Writers on Writing: George Orwell’s Six Rules

Again, I thank 101 Books for pointing posting this list of George Orwell’s “don’ts” for writers, which comes from Orwell’s essay “Politics and the English Language”:

  • Never use a metaphor, simile, or other figure of speech which you are used to seeing in print.
  • Never use a long word where a short one will do.
  • If it is possible to cut a word out, always cut it out.
  • Never use the passive where you can use the active.
  • Never use a foreign phrase, a scientific word, or a jargon word if you can think of an everyday English equivalent.
  • Break any of these rules sooner than say anything outright barbarous.

Essentially: Avoid cliches. Avoid pretentiousness. Avoid wordiness. Avoid wimpiness. Avoid rule-worship.

These lessons are as applicable to the high schooler trying to impress me with big words to the burgeoning professional writer turning editors away with unpleasant prose to the showy blogger. I thank my dad for teaching me the gist of this when I was in high school. He read a letter that I wanted to share with the family, and he said, “Son, when you use all of those big words, it comes off as arrogant.” I remember being so mad at him for that, but, over the course of several years in college, realizing more and more that if I wanted to communicate with people, I was going to have to accept that he was 100% right. No one likes talking to (or reading the words of) a pretentious twit.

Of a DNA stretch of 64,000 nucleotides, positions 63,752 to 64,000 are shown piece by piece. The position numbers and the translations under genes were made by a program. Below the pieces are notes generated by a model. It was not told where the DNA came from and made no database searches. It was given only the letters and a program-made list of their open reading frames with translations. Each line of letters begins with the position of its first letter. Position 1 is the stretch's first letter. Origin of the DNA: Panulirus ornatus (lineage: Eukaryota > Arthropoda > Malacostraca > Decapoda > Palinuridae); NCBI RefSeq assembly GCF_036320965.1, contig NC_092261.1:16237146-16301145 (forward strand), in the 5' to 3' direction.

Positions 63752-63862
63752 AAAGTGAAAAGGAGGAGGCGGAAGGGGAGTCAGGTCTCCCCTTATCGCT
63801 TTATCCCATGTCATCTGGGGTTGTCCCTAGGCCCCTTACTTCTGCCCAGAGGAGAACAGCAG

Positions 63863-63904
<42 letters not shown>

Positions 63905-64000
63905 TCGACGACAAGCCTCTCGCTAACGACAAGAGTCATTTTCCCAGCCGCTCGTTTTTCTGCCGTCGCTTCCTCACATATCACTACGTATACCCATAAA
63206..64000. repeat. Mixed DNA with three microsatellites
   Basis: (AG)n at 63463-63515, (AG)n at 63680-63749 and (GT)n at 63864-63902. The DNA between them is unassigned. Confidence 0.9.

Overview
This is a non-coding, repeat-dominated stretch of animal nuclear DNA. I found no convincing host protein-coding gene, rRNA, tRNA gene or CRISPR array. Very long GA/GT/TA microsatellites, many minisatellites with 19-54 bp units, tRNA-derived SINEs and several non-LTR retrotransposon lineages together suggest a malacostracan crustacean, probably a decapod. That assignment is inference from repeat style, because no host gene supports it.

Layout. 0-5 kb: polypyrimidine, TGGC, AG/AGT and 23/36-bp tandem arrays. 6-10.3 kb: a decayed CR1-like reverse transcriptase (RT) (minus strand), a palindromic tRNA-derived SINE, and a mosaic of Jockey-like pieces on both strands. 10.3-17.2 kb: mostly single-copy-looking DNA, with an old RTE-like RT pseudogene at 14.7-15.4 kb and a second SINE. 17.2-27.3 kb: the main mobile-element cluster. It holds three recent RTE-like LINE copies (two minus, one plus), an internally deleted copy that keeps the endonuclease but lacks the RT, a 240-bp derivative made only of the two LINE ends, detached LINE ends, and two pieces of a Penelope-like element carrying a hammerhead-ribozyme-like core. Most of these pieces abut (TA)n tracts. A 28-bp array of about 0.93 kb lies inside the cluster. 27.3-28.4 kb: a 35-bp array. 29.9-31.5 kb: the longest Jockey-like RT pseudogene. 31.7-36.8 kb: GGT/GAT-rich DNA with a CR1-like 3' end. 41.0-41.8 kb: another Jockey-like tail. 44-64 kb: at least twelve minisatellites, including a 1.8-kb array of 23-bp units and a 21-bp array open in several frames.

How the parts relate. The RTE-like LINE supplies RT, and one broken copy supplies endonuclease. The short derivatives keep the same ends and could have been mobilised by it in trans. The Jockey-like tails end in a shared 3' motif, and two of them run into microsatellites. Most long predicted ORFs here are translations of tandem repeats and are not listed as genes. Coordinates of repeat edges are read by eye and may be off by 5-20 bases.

About davestuartjr
Dave Stuart Jr. is a full-time teacher who writes about becoming better, saner teachers at He is a follower of Jesus Christ, a husband to Crystal, and a father to Hadassah, Laura, and Marlena.

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